Target: Georgia State Representative Wendell Willard, Chair of Judiciary Committee
Goal: End unjust imprisonment and debt forced on poor by for-profit probation companies
Across the United States, many people living in poverty are being extorted by for-profit probation companies. Misdemeanor offenses, such as shoplifting and traffic violations, often cannot be paid in full by the poor. When an offender cannot pay the fine and is sentenced to probation, courts will delegate probation monitoring to companies that charge the offender for the “service.”
Desperate to avoid jail time, yet unable to pay the company, the offenders will resort to desperate measures to pay. In one case, a man sold his blood plasma twice a week to get enough funds to pay. In the end, the offender ends up in jail because of his inability to pay. The threat of jail when probation is not paid in full turns the companies into abusive debt collectors who are, in practice, extorting their clients.
The probation companies have little to no oversight or regulation in most states and often ignore inquiries into how much they charge offenders. Yet, the companies’ profits are linked to the number of cases they have. While not all probation companies overcharge their offenders, all are subject to the temptation of higher profits at the cost of human lives.
In addition, many courts delegate the decision as to whether a person can pay fines or company fees to the probation officers. Because bonuses and profits are determined by fines collected by the officers, probation officers will be eager to approve someone for probation.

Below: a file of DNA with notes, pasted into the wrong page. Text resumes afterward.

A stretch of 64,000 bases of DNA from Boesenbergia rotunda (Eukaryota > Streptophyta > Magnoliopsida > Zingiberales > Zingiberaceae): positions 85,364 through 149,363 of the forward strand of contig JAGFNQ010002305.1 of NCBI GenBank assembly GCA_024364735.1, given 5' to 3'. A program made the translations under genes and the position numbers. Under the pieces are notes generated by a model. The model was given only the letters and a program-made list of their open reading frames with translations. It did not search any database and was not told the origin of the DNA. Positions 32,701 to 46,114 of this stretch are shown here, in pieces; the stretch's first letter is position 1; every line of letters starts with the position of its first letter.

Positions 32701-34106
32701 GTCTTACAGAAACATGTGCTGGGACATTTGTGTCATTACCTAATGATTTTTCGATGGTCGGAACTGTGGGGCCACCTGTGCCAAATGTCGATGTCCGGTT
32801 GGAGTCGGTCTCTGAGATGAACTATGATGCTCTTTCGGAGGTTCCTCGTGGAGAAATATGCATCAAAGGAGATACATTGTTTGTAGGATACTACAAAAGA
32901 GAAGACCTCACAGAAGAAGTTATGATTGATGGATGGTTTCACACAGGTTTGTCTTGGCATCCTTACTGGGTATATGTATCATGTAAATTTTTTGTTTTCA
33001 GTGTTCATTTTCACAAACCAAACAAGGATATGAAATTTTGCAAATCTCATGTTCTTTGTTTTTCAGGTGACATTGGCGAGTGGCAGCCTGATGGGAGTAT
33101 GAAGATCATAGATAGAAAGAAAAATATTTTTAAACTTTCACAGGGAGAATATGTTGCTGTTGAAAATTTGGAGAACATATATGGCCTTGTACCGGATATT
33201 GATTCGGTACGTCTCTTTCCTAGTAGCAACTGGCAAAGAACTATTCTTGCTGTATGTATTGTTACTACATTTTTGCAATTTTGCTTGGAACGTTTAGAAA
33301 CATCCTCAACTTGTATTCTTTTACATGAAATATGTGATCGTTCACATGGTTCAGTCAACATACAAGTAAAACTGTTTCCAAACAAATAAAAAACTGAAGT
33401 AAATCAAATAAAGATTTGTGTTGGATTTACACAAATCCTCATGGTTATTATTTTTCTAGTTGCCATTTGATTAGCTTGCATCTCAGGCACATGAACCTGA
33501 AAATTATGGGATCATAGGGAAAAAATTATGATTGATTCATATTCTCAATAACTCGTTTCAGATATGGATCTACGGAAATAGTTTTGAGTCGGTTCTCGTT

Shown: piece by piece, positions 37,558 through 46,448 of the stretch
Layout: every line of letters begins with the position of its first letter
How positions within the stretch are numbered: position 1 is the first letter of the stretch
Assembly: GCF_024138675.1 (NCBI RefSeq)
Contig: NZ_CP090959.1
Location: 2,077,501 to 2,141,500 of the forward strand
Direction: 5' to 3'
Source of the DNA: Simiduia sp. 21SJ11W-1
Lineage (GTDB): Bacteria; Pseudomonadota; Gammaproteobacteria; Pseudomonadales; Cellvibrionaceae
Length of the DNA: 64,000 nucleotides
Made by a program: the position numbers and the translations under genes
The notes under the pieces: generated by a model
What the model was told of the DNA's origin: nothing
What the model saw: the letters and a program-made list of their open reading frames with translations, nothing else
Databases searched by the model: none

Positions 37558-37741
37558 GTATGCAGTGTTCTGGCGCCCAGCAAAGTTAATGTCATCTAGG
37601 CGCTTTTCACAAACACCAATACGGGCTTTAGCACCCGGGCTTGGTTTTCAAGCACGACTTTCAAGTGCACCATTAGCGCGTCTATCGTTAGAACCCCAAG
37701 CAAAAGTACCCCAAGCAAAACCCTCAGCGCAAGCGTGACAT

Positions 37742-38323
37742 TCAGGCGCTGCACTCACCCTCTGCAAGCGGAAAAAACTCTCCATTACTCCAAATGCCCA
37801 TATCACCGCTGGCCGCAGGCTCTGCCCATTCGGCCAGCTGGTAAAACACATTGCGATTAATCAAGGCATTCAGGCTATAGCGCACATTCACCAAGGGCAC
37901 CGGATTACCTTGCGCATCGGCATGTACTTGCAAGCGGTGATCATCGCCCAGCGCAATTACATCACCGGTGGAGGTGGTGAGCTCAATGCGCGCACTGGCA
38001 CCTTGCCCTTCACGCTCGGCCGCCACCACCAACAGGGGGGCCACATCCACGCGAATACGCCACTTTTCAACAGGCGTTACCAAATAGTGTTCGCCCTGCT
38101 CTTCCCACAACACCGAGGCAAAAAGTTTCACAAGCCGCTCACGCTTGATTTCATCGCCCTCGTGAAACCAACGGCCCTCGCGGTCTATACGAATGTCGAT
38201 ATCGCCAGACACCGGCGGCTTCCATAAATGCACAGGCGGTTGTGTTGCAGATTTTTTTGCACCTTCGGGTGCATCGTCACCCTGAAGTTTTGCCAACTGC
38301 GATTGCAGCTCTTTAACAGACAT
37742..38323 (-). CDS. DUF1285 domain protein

Georgia is one state that has created some oversight mechanisms, but further reforms are necessary. Encourage the Georgia Legislature to enact probation reforms.
Dear Rep. Wendell Willard,
Georgia’s poor are being extorted by probation companies. When they are arrested on misdemeanor charges, they are often placed into probation when they cannot afford the fees of the probation companies. Desperate to avoid jail and destitute, many will resort to desperate measures such as selling their blood plasma to cover the fees.
The problem lies in courts frequently delegating decision-making power to company probation officers on whether someone can afford company fees or not. Because the probation companies and their officers’ profits are tied to the number of individual fees charged, the officers cannot be objective when given decision making authority on whether a person is to go on probation or not. The result is desperation and fees greater than if the offender had been able to afford the initial fine.
Your state can create further oversight to prevent the extortion of the poor. I urge you to propose the following mandates to amend Georgia’s probation oversight laws: unannounced inspections of court operations of probation companies, probationer interviews within the compliance review process, full public reports of all inspections and compliance reviews. Making these reforms will be a big step towards ending probation company extortion in Georgia.
[Your Name Here]
Photo Credit: Cropped from original; Michael Rivera via Wikimedia Commons